Electricity today has come a long way since it was first used as source of power in the 19th century. Today, power companies no longer just focus on providing stable electricity supply; they are also looking at ways to personalise the supply of power, leading to improved customer experience and more efficient use of resources.
This progress has grown in stride with that of another industry: technology. Every day, consumer tech continues to dominate our lives – from laptops to wireless earphones, you name it, we’ve bought it. There is a clear frontrunner in this vast universe though; a device so common today it is found inside the pockets of persons both rich and poor – the smartphone.
Smartphone usage boomed across the world alongside the advent of the Internet, enabling greater and wider access to information. On average, the 5.19 billion mobile phone users around the world spend over three hours accessing the internet on mobile devices.
With that many connected consumers, the opportunity to create a smarter, more informed market is present at the touch of a fingertip. Below, we explore five ways the power industry is using smartphones to unlock value.
1. Informed Choices with Smart Meters
Smart consumption is further empowered by the rollout of smart meter technology. Smart meters utilise the latest digital technology to connect consumers and energy networks with accurate, real-time energy consumption numbers. This type of metering not only provides aggregate consumption insight, but in many cases, can provide detailed statistics for individual appliances themselves.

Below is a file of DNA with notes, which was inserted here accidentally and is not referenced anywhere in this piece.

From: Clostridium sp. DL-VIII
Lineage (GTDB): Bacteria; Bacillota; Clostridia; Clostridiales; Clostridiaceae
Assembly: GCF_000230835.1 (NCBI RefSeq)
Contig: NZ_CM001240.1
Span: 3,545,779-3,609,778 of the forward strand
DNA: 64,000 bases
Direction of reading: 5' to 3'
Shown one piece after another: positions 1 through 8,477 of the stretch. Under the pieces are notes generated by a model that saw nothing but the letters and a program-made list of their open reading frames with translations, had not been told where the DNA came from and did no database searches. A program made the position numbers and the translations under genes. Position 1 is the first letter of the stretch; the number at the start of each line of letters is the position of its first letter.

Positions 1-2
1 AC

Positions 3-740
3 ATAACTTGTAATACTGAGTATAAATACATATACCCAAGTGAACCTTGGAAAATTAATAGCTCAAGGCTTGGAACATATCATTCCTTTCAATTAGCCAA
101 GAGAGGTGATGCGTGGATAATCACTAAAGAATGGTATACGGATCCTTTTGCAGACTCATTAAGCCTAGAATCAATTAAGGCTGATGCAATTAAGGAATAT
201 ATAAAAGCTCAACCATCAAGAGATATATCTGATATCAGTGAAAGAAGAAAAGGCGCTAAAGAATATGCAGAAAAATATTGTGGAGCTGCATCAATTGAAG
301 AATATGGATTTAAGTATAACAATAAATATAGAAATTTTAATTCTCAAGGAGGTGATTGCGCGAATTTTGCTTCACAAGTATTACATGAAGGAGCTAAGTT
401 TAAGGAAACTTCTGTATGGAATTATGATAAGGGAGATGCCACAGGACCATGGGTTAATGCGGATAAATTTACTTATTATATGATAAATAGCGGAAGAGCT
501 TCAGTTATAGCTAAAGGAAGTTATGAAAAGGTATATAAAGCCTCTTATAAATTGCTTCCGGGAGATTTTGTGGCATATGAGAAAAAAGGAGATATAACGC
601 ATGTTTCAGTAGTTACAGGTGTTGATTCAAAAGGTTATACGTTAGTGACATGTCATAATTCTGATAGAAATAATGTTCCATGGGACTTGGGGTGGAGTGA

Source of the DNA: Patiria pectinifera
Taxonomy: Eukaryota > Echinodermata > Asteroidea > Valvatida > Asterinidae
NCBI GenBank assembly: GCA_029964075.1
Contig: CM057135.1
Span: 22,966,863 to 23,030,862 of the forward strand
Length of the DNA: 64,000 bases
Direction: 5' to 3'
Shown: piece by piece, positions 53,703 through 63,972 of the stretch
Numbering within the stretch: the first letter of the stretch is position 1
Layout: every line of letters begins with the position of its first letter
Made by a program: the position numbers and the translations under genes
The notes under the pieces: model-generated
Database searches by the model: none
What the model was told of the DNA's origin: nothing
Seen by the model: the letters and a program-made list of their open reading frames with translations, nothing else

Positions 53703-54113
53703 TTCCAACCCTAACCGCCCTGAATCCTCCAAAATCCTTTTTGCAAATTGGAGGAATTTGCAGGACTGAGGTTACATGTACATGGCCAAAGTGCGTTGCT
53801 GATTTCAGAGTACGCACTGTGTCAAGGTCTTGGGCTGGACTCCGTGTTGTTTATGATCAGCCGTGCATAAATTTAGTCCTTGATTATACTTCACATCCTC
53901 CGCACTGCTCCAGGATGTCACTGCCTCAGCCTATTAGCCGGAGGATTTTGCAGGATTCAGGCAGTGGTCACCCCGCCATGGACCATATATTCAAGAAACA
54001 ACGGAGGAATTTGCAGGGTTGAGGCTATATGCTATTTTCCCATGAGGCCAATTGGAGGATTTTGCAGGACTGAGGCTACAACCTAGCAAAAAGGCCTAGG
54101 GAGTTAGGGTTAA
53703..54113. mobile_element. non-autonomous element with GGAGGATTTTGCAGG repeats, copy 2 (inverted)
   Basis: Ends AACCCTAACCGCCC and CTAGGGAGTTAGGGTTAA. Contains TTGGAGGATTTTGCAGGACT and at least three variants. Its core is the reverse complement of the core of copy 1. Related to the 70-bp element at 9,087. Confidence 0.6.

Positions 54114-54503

users have access to real-time, or near real-time data of their current energy usage.
By linking up these devices to smartphones, consumers can understand when electricity is consumed, which electrical appliances are in use, and how much electricity they are consuming with just a few simple taps. This insight empowers households to reduce waste, improve electricity efficiency, and reduce their electricity bills.
In Malaysia, national utility Tenaga Nasional Berhad (TNB)’s myTNB app serves as the centralised information source that provides insight into electricity consumption, bills, payment schedules, as well as customer service functionality. Similar apps are available throughout the region, from the likes of Singapore Power to Vietnam’s Metropolitan Electricity Authority. When linked to data gathered from nation-wide smart meters, users have access to real-time, or near real-time data of their current energy usage.
2. Energy Efficiency through Smart Home Devices
Ever come back after a long day at work to find your TV running, or air conditioner on full blast? With smart tech, you would receive a high energy alert in the middle of the day, quickly check consumption on your smartphone, then input commands to turn off air conditioning or TV which had been accidentally left running.
By connecting smart technology within the home, users are provided electricity consumption updates and alerts, and can control automated devices via their smartphone. In Malaysia, the Maevi platform provides an integrated smart device system that combines energy monitoring, home security, and home automation. The online tool also comes in the form of a mobile app that shows consumers detailed energy consumption numbers, provides recommendations on reducing energy consumption, and even allows remote operation of home appliances.